Request Rehearing! (Take Two)

Request Rehearing! (Take Two)

 by Charles L. Gholz and John F. Presper

37 CFR 41.125(c)(5) says that a party has a right to request a panel rehearing of "a decision [that] is not a panel decision," not that, it will forfeit its right to seek judicial review of the decision! If the authors of 37 CFR 41.125 (who no doubt included Judge McKelvey) had intended 37 CFR 41.125(c)(5) to impose that result, they could have said so in the draft rule.

Excerpt:

In Gholz, Request Rehearing!, 16 Intellectual Property Today No. 6 (2009) at page 14, Mr. Gholz wrote that, while requesting rehearing was ordinarily a waste of time for both the requester and the APJs:

the Federal Circuit's strange opinion in Pivonka v. Axelrod, ___ Fed. Appx. ___, 2009 U.S.App.LEXIS 3050 (Fed. Cir. 2009) (non-precedential) (opinion by C.J. Prost for a panel that also consisted of Ch.C.J. Michel and C.J. Scholl), has given interference practitioners a reason to request rehearing (no matter how low the probability of success) of adverse decisions in interlocutory orders in interferences [an enhanced version of this opinion is available to lexis.com subscribers].

In Pivonka, the panel of the Federal Circuit ducked review of an interlocutory decision in an interference by asserting that the appellant had not requested rehearing of that decision. Mr. Gholz argued that the panel's decision made no sense because:

The APJ's interlocutory decisions (whether they are the decisions of individual APJs or the decisions of panels of APJs) are supposed to be merged into the final judgment.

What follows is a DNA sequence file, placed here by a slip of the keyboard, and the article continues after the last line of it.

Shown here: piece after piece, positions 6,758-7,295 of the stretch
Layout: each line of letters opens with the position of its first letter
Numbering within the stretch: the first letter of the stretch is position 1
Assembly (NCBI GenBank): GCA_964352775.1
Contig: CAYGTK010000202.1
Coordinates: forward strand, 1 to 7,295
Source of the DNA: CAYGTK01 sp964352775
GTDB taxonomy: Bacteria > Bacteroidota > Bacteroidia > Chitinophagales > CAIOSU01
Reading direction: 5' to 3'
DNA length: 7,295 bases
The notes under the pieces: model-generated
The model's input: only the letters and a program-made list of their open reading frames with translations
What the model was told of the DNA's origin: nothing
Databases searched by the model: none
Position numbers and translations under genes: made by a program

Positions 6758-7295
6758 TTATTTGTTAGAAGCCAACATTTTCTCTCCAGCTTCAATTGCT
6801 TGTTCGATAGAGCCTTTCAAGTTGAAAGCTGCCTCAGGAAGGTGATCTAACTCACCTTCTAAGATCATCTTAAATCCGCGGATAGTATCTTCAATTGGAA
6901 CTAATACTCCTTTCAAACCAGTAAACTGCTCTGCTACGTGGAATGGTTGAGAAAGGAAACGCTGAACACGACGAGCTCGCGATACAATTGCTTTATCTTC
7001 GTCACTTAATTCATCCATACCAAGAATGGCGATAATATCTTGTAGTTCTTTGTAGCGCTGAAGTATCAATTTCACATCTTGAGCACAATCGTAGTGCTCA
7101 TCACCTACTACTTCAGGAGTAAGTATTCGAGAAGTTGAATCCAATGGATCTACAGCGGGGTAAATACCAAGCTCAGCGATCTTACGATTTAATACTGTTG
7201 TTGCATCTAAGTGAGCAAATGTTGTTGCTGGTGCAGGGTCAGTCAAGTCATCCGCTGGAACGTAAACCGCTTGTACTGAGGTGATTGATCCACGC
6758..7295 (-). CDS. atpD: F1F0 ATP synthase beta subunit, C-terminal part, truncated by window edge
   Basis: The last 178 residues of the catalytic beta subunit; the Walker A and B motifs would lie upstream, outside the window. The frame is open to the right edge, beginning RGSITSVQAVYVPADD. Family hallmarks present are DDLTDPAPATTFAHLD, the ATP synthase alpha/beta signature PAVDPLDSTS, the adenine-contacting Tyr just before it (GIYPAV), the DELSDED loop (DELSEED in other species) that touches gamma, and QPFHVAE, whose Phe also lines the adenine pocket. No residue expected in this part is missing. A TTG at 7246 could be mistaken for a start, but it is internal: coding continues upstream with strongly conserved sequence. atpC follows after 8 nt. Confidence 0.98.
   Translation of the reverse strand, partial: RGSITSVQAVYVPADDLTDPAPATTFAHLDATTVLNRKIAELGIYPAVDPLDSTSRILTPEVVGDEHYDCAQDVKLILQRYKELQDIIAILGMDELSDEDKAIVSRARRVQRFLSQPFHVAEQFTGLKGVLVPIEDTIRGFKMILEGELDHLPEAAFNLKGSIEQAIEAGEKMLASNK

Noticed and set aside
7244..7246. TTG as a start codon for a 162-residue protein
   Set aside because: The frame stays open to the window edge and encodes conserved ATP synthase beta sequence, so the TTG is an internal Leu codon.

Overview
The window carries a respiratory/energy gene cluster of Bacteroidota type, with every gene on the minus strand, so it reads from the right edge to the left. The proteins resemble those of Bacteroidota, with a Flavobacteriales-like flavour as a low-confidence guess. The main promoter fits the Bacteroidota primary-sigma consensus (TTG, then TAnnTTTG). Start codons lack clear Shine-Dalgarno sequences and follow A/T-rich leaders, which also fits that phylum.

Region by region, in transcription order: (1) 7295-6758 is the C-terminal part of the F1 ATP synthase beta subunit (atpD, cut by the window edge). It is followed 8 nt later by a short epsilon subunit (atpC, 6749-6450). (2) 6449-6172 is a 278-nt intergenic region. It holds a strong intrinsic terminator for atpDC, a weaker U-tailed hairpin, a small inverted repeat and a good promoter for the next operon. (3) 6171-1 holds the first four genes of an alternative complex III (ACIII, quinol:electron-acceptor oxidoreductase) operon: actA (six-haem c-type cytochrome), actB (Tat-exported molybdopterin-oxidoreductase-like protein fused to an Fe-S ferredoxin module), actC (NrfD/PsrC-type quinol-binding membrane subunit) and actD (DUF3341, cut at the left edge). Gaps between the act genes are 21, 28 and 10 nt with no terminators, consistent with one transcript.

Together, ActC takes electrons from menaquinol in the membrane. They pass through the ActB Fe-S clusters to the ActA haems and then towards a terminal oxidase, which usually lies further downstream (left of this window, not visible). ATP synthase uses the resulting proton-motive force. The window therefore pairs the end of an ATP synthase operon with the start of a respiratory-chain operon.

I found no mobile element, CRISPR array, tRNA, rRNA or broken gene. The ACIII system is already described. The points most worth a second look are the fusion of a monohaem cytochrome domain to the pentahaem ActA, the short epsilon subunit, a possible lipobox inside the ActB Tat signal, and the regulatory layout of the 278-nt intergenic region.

In support of that assertion, Mr. Gholz cited Crown Packaging Technology, Inc. v. Rexam Beverage Can Co., 559 F.3d 1308, 1311, 90 USPQ2d 1186, 1188 (Fed. Cir. 2009) [enhanced version], which is one of the opinions discussed in this article.

Then, in Gholz and Presper, The Burdens of Proof and Persuasion in a 35 USC 146 Action, 20 Intellectual Property Today No. 8 (2013) at page 16, the authors of this article:

note[d] that none of the appellate opinions discussed in...[that] article decides the question of the burden of persuasion faced by a party to a 35 USC 146 [an annotated version of this statute is available to lexis.com subscribers] action that is attacking the propriety of an interlocutory decision by a single APJ, such as a decision refusing to authorize the filing of a substantive motion.

However, we cited (and quoted from) the opinion of a district court authored by a famous judge (Judge White of the Northern District of California) in which that judge wrote that "the applicable standard for judicial review...[of such decisions] is that set forth in the Administrative Procedure Act," under which "the court must set aside actions of that Board that are arbitrary, capricious, an abuse of discretion, or otherwise not in accordance with the law, and set aside factual findings that are unsupported by substantial evidence." Judge White concluded, not that such decisions were unreviewable, but that "such decisions are reviewed for abuse of discretion." [footnotes omitted]

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Charles L. Gholz is a Partner in Oblon, Spivak, McClelland, Maier & Neustadt, LLP; Alexandria, Virginia. His direct dial telephone number is 703/412-6485, and his email address is cgholz@oblon.com.

John F. Presper is a Senior Associate in Oblon, Spivak, McClelland, Maier & Neustadt, LLP; Alexandria, Virginia. My direct dial telephone number is 703/412-3536, and my email address is jpresper@oblon.com.

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